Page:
Peter Moran was born in Seoul, South Korea and was adopted by an American family at the age of seven months. Raised with the couple’s biological daughter and three more adopted siblings, Peter embarked on a lifetime of self-discovery. In his autobiography, Fish Heads & Folktales, Peter takes us on his personal journey growing up as an adopted Korean and returning to his roots. This is a collection of entertaining and thoughtful short stories of his experience and the importance of family and finding inner peace.
I had first met Peter with a story that I was working on a couple of years ago. Based in New York, Peter and I emailed several times about projects and ramen…hey, us asians love talking about food, right? I recently the opportunity to speak with Peter about Fish Heads & Folktales and well, about life!
Growing up in a family with four adopted siblings must have been fun! It seems like your parents were respective of each child’s heritage. What were some of the fun experiences as a child in this family?
Interestingly, it was just plain fun growing up with a family of five kids regardless of four of us being adopted. Personally, I didn’t really think of my brother and sisters as adopted or not, Korean, Indian or Caucasian. When you live and grow up with someone, you just end up seeing them as siblings. We had plenty of fun just being normal kids!
We did however have special experiences, as my parents plugged themselves into the local adoptive families community wherever we lived. This gave us a lot of opportunities to attend various heritage camps and get-togethers that allowed us to connect with other adopted kids.
One of the best experiences about growing up in a multi-racial family with a mom who loved to cook was the food! My mom would experiment with Korean and Indian cooking (in addition to German). For our birthdays, we would get to choose a special dinner, and I remember occasionally enjoying samosas and Indian food, as well as Korean food on my birthday.
I had a positive adoption experience, as my parents supported and encouraged me to explore my Korean identity. For this, I’m grateful. As adopted kids get older, it’s important for adoptive parents to make sure they listen to viewpoints about the adoption experience from the voice of their adopted children — it may or may not match their own viewpoint. This isn’t necessarily negative, in fact, discussing the issues can be very healthy.
It’s important to communicate openly about adoption issues such as birth parent searches and feelings that may arise from adoptees that can range from anger to sadness about their adoption. These feelings are natural and shouldn’t be swept under the rug. Also, I’d encourage adoptive parents to do what they can to help their adopted children understand, appreciate and explore their birth culture. Don’t force it on them, but make it available.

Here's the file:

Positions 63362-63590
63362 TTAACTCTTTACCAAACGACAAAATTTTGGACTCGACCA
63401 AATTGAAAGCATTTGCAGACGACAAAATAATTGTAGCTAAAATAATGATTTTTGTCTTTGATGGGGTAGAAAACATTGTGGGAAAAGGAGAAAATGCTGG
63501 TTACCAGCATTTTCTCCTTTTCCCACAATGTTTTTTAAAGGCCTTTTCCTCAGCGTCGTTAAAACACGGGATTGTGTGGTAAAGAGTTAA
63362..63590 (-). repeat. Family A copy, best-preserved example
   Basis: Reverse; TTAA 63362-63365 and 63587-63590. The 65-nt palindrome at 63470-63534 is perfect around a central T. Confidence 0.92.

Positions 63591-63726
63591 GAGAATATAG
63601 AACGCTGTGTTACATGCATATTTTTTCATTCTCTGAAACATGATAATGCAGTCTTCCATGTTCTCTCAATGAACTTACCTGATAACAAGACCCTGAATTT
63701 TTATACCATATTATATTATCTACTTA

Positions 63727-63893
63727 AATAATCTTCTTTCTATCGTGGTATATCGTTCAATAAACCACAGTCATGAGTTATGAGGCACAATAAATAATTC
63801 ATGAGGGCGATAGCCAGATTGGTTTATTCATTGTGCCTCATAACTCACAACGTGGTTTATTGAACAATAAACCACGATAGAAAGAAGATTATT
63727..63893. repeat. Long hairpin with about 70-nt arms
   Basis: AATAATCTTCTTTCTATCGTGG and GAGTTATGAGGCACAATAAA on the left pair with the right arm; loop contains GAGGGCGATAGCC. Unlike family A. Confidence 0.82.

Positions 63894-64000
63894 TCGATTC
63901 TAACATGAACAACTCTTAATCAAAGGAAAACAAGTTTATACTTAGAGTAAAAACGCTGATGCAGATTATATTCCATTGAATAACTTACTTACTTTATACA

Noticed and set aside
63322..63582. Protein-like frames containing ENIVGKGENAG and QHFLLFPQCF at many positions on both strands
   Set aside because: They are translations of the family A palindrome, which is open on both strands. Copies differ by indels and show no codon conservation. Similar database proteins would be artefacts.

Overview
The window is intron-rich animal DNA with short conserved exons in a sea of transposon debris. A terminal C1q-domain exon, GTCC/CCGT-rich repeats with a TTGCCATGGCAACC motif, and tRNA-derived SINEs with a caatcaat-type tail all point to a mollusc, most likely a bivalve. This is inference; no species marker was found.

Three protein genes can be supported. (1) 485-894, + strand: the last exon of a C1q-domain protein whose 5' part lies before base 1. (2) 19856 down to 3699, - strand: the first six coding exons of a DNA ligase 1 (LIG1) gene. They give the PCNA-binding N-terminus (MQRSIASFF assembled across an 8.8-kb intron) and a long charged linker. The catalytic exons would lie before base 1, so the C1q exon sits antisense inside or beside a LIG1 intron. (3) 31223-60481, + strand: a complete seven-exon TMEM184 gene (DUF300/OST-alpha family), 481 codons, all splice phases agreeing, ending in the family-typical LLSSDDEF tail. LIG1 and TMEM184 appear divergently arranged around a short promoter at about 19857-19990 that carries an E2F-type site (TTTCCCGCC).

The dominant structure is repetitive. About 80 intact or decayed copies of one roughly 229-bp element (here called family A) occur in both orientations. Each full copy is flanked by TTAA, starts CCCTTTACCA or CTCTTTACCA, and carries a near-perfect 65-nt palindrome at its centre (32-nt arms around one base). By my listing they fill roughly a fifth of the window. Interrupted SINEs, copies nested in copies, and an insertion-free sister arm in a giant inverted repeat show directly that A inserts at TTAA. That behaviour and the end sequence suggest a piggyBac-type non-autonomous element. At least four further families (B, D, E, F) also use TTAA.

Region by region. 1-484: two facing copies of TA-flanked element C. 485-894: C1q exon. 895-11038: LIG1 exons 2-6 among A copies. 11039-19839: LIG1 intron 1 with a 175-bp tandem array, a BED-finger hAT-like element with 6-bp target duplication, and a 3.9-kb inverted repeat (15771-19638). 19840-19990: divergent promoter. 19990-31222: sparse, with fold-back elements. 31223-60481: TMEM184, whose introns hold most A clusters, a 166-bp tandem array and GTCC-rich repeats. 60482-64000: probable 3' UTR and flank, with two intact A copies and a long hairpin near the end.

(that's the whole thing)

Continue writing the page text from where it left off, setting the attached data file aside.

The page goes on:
When did you realize that you wanted to search for your biological mother and did you have any hopes on the outcome?
I don’t think there was ever an exact moment in time where I decided that I had a mission to search for my birth mother. When I was growing up, it was never a priority, and there was even a time where I didn’t really care at all.
Even when I went back to Korea for the first time since I was 7 months old, I didn’t have any high hopes for an outcome. I knew the chances of finding anything were low, so I just went with an attitude of “what happens, happens.” What I ultimately did find was interesting though, which I share about in the book!
What are some of the stereotypes of adopted children — and what do you want people to understand?
Remember that old movie “Problem Child?” The angry, bitter adoptee that can’t love is an unfortunate stereotype, often used in the entertainment industry. People need to understand that there’s no one-size-fits-all psychological profile for adopted children. We all had different experiences growing up and our feelings and perspectives are often shaped by at what age we were adopted, whether we’ve met our birth parents, how were were raised, and other factors.
You’ve found the love of your life with a beautiful Korean woman, what has she taught you about the culture?
Korean dramas! No seriously, Becky has really helped me embrace my Korean side — even when the hate part of my love/hate relationship with Korean culture takes over. Even though she and her siblings are just as “Americanized” as I am, I’ve been able to learn so much about Korean culture through her and her family — from the food and bits of Korean history, to wedding and holiday customs, to funny Korean superstitions. For instance, I never knew you could supposedly die from sleeping in a room with a fan on and the door closed!
What are you now more accepting of — in life?
I realized a long time ago that you can never really change other people, you can only change yourself. I used to be more sensitive to Asian racial stereotypes, but now I’m able to just laugh most of it off.
I’ve always accepted the fact that I was adopted and that I have flesh and blood out there I’ll probably never know. Sure, there’s always something there — a biological pull in all of us to want to know our roots — but for me I’m still be happy even if I never know. I’m sure it was easier for me because I was adopted as an infant and had supportive adoptive parent, but the past is the past, and you just have to make the best out of life that you can.
Fish Heads & Folktales is a beautiful and personal memoir by Peter M. Moran. For more information and to order, visit www.fisheadsandfolktales.com
The book is also available on amazon.com